If you are a journalism geek then you were probably a little moody if you couldn’t make it to ONA14 in Chicago this year.
Fortunately LOTS of resources were made available for those who couldn’t be there, both in video and audio.
Among the shiniest of gems was Start Up Your Newsroom: Building Your Culture, Your Team and Your Products, a workshop that included Senior Product Manager/Executive Editor Melissa Bell of Vox.com and Lara Setrakian of NewsDeeply.
Setrakian described traditional media as allergic to failures that often lead to innovation.
There has been frankly, let’s be honest, an allergic reaction to experimentation sometimes, an allergic reaction to spending money on experimentation sometimes and an incapacity to be flexible on design in some cases. And I think we saw it in the NYTimes innovation memo, there’s now a deep think happening around these organizations on how to change the culture in a way that allows for these creative ideas to arise.
Next came Bell, formerly of the Washington Post, who started with talk of “learning fast,” a phrase as welcome and present at startups as the word disruption.
Bell would go on to recommend to a questioner curious about internal innovation to start small, but first she said the following:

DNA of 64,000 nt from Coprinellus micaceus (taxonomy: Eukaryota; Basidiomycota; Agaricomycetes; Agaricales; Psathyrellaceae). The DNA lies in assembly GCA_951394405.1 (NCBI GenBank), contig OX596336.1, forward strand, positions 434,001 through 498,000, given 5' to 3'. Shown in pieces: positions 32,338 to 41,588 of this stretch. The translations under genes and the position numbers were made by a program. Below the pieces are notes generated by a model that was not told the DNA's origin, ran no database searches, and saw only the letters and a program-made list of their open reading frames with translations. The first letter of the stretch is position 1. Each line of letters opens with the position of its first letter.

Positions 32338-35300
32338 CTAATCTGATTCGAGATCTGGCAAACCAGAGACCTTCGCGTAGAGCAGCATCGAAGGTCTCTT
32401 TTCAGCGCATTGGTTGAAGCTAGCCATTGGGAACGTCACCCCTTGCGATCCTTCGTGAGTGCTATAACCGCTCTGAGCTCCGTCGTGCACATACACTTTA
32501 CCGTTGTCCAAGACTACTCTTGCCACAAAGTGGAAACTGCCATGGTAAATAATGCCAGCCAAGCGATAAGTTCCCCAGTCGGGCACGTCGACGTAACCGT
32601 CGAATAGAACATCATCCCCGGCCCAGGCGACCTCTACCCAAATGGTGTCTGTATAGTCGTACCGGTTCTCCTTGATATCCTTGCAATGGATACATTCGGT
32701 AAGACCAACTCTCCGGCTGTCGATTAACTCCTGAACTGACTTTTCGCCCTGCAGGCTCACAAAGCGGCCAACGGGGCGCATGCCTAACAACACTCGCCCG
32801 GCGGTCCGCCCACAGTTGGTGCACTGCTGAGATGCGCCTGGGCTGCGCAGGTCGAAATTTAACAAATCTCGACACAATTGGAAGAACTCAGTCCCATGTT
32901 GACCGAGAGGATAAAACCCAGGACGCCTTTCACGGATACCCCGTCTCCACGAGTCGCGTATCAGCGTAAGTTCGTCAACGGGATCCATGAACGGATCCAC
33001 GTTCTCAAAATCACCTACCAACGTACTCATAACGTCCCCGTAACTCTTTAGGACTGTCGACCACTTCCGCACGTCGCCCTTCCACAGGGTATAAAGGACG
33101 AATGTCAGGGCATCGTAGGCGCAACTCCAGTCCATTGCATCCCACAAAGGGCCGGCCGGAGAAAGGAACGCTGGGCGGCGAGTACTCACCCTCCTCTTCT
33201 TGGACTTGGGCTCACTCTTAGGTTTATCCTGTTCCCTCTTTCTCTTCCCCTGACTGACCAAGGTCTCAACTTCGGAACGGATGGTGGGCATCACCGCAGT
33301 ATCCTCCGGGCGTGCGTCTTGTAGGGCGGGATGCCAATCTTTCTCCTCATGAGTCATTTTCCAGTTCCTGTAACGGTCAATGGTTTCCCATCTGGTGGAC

You have to be able to fail with ideas because you learn so much from the failures and then you’re able to grow and get better and then the next time around you will probably use some of the same ideas you had from the first idea but it’s going to be a lot stronger this time around.
And if you really encourage and forgive those failures you will have a much stronger culture to really be creative and really be exciting and insightful and I think this is something that is frightening I think for traditional media companies.
And I understand why.
We went through a massive change in the industry and it’s difficult. I mean any change or any idea is something that like there’s a lot riding on those things.